Watch: Helicopter 'catches' falling rocket for first time

·2 min read

Watch: Helicopter 'catches' falling rocket for first time

One day soon, rockets used to launch vehicles into space could be re-used far more easily - after a hi-tech company daringly ‘caught’ a booster falling back to Earth.

The Rocket Lab company helicopter grabbed a booster with a helicopter as it parachuted down - although the pilots then released it for a splashdown into the sea.

The company hopes to make it easier to reuse parts of launch vehicles - and make small satellite launches cheaper.

Rocket Lab founder and CEO, Peter Beck said, “Bringing a rocket back from space and catching it with a helicopter is something of a supersonic ballet.

“A tremendous number of factors have to align and many systems have to work together flawlessly, so I am incredibly proud of the stellar efforts of our Recovery Team and all of our engineers who made this mission and our first catch a success.

“From here we’ll assess the stage and determine what changes we might want to make to the system and procedures for the next helicopter catch and eventual re-flight.”

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The mission deployed 34 satellites to orbit using the Electron launch vehicle.

After launching to space, Electron’s first stage returned to Earth under a parachute.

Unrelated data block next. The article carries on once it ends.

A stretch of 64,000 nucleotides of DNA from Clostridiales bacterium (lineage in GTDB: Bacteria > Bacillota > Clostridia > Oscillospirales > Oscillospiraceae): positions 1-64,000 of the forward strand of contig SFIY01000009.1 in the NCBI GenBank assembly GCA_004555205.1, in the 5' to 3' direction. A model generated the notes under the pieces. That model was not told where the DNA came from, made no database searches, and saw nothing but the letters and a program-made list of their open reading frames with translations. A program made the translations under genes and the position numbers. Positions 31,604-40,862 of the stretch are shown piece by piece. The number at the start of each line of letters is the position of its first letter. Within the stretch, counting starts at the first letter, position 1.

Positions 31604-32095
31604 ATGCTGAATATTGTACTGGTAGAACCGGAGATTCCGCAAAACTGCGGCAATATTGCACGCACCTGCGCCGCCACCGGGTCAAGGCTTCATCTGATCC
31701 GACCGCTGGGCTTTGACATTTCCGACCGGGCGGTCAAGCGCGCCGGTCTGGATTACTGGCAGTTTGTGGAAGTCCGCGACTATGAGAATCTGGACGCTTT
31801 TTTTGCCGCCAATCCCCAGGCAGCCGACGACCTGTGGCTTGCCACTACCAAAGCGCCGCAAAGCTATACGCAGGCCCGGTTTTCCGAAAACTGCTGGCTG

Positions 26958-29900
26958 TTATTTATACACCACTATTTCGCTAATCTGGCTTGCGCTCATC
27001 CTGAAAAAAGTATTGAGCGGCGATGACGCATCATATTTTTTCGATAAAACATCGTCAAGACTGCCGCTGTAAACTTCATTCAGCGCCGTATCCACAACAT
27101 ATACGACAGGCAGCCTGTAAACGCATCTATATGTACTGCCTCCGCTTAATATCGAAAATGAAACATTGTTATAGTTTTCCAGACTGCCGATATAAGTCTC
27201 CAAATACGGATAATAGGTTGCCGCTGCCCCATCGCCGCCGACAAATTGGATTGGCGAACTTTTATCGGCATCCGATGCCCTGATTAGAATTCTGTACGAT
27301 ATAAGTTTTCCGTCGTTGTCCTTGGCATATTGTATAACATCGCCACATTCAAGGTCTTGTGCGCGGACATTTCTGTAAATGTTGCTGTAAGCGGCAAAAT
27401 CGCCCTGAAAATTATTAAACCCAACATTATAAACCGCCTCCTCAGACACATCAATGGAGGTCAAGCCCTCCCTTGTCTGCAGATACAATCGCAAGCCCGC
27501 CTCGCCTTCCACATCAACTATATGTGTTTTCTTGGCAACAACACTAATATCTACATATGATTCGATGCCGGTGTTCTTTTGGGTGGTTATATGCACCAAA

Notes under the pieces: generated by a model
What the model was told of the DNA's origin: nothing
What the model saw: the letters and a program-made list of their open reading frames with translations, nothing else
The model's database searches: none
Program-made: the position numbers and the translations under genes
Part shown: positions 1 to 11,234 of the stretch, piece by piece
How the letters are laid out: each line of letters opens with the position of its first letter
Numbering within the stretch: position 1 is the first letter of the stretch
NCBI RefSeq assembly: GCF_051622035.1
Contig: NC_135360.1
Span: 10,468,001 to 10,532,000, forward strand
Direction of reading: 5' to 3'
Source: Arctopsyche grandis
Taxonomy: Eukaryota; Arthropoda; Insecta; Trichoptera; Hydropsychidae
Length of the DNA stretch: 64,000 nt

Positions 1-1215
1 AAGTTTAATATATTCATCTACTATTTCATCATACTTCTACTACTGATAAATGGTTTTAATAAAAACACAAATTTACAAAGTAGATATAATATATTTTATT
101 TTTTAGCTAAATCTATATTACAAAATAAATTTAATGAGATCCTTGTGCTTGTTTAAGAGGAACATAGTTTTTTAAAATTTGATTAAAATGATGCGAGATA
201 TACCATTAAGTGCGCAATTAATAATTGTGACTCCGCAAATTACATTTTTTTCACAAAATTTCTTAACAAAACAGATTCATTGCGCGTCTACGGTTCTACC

At 6,500 ft, Rocket Lab’s Sikorsky S-92 helicopter rendezvoused with the returning stage and used a hook on a long line to capture the parachute line.

The booster was later 'caught' by a helicopter (Getty)
The booster was later 'caught' by a helicopter (Getty)

The mid-air capture is a major milestone in Rocket Lab’s pursuit to make Electron a reusable rocket to increase launch frequency and reduce launch costs for small satellites.

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The mid-air capture comes after successful recovery operations from Rocket Lab’s 16th, 20th, and 22nd missions, which saw Electron’s first stage execute a controlled ocean splashdown before being returned to Rocket Lab’s production complex.

A drogue parachute was deployed to increase drag and to stabilise the first stage as it descended, before a large main parachute was deployed in the final descent.

The mission was the first time a helicopter catch attempt was introduced to recovery operations and today’s mission will inform future helicopter captures.